All of us, I daresay, have been awed and inspired by the stateliness, simplicity, and haunting fragrance of lilies. Some of us have thought how nice it would be to have lilies at other times than Easter and have planted the bulbs outdoors where they have bloomed again in fall. Yet, it is easily possible to have lilies in flower during the cold and bleak days of winter in our gardens under glass.
It is particularly important, if we are to grow lilies successfully, to realize that lily bulbs never go dormant there is always some evidence of life. Lily roots stay fleshy and alive even when plants have died back and lost their foliage, and it is a condition of successful flowering that roots be kept moist at all times.
Dealers suggest that you order lily bulbs early enough so they can be shipped just at your planting time, to avoid delay between digging and planting. Lilies like plenty of water when in active growth and a rich, fibrous soil. Use a mix of good garden loam and leafmold, and add a little bonemeal for extra nourishment furnished slowly. Eight-inch pots are best, to allow for the exceptionally strong root growth and make it unnecessary to repot until the second year. A layer of pebbles, broken crock, or charcoal under the soil provides good drainage.
When bulbs have been potted, water gently and gradually increase water as foliage appears. Place in a cool location for about four to six weeks to develop a good root system, then move to a cool, shady location outdoors to promote top growth. Return to greenhouse before frost and raise temperature to 60 F to induce earlier flowering, though flowers will be as nice if grown more slowly at 50 F. When plants come into greenhouse, feed with liquid manure or other liquid fertilizer every 7 to 10 days. If yours are cold-storage hlies, place them in the greenhouse at 60 F immediately upon potting. Keep foliage growing after flowers die off to strengthen bulb for the next growth cycle. Remember, even after foliage dies, the bulb is still alive and needs light watering occasionally to preserve the roots. Lilies benefit from a top dressing of fresh soil before starting another growth cycle, but try not to disturb the roots unless absolutely necessary to move to a larger pot.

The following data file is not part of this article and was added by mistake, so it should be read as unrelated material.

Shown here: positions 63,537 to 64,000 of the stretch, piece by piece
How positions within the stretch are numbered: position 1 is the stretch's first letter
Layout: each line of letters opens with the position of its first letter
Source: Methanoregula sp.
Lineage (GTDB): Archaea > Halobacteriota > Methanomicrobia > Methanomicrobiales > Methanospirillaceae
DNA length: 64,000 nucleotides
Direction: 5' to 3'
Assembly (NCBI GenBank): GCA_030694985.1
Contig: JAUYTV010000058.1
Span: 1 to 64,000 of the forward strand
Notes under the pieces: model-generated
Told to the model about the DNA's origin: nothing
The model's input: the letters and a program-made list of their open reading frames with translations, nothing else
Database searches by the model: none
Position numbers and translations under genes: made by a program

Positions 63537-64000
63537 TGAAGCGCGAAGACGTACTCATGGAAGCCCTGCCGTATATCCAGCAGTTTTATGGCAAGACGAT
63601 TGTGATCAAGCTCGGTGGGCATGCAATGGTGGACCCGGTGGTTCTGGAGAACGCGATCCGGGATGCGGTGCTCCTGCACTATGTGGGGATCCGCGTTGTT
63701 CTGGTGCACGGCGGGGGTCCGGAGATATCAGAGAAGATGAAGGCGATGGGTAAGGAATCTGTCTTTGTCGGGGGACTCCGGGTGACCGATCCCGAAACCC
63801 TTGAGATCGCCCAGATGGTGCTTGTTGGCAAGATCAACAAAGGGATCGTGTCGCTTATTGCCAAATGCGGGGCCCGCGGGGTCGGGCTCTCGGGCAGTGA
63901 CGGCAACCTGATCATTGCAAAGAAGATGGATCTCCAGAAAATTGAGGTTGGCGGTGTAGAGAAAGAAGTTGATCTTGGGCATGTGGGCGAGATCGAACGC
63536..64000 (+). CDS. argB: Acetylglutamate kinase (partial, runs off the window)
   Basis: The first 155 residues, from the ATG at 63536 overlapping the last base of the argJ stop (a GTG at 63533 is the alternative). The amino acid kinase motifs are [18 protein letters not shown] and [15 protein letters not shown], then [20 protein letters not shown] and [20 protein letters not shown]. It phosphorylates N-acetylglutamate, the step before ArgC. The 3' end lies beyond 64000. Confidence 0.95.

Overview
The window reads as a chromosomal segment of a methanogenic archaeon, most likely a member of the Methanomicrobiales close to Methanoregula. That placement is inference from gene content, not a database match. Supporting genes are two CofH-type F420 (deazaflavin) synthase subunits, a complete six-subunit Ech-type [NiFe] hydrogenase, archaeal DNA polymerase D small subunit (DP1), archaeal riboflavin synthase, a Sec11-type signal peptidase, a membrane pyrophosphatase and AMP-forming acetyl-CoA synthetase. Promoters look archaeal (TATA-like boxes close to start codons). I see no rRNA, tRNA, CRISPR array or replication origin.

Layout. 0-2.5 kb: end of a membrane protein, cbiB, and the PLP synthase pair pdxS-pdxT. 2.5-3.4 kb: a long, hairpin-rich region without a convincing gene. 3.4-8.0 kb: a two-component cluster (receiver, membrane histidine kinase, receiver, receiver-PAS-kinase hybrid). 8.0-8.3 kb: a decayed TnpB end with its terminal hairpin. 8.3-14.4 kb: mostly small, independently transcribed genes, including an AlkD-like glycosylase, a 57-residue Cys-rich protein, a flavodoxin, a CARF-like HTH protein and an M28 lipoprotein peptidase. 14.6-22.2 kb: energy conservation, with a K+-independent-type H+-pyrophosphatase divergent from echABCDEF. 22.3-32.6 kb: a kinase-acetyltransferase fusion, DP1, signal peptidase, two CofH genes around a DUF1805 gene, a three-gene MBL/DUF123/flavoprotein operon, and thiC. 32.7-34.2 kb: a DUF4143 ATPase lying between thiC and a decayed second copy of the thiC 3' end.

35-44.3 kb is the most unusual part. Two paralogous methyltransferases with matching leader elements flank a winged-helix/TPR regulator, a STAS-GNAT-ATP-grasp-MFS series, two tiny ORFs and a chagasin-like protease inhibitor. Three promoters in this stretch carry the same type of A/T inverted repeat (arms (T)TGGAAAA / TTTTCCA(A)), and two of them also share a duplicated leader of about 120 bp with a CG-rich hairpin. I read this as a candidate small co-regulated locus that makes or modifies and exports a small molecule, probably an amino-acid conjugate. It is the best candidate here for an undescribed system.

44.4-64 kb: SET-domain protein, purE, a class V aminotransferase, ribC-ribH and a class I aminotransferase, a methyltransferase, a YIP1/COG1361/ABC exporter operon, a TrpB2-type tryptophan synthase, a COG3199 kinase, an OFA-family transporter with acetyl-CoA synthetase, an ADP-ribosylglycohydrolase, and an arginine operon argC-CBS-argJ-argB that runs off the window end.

I think you will enjoy growing these true lilies:
Lilium auratum, goldband lily. Pot non-precooled bulbs in 5- or 6-inch pots in April for flowers in January. Grows 3 to 6 feet high, has fragrant white blossoms speckled in crimson around a yellow band.
Lilium candidum, Madonna lily. Stems 2 to 4 feet high, waxy white extremely fragrant flowers; one of the few lilies that can stand full sun without damage; differs slightly from others in that temperature should be no higher than 55 F. It will take a little longer than the usual 13 weeks after bringing into greenhouse for blossoms to appear because they do grow at a cooler temperature.
Lilium pumilum (formerly L. tenuifolium), coral lily. A smaller type, with stems about 2 feet high; may remain dormant through a second season before blooming if roots have dried out before planting. Blossoms are brilliant scarlet, sometimes light at the base. Avoid direct sun.
Lilium regale, royal, regal, or Easter lily. One of the most beautiful lilies, with its half-yellow half-white throat with undertones of pink, and purple midribs; grows 3 to 6 feet high. Allow about 15 weeks after bringing into greenhouse before blooming. Likes partial shade.
Lilium speciosum rubrum, showy Japanese lily. One of the most valuable lilies for forcing; pot precooled bulbs and hold at 60 F starting in September for bloom in about 10 weeks. Flowers are white at tips, coloring to rose-pink toward centers with deep red spots, usual delicate lily fragrance. Grow in partial shade.
Mid-Century Lilies. Grow at 55 F. The nice thing about these lilies is that bulbs are precooled before shipment and can be potted and placed in the greenhouse for forcing immediately ('Prosperity' is the only one that requires a special rooting period). They like a loose, porous soil mix of 2 parts each sandy loam and peatmoss or leafmold, and 1 part sand, and uniform moisture while growing. Shade lightly to pre-vent leaf scorching. Alternate feedings of nitrogen and a complete fertilizer at 10-day intervals are beneficial. Recommended: 'Enchantment', blazing orange; 'Croesus', golden yellow; 'Cinnabar', maroon red; 'prosperity', lemon yellow.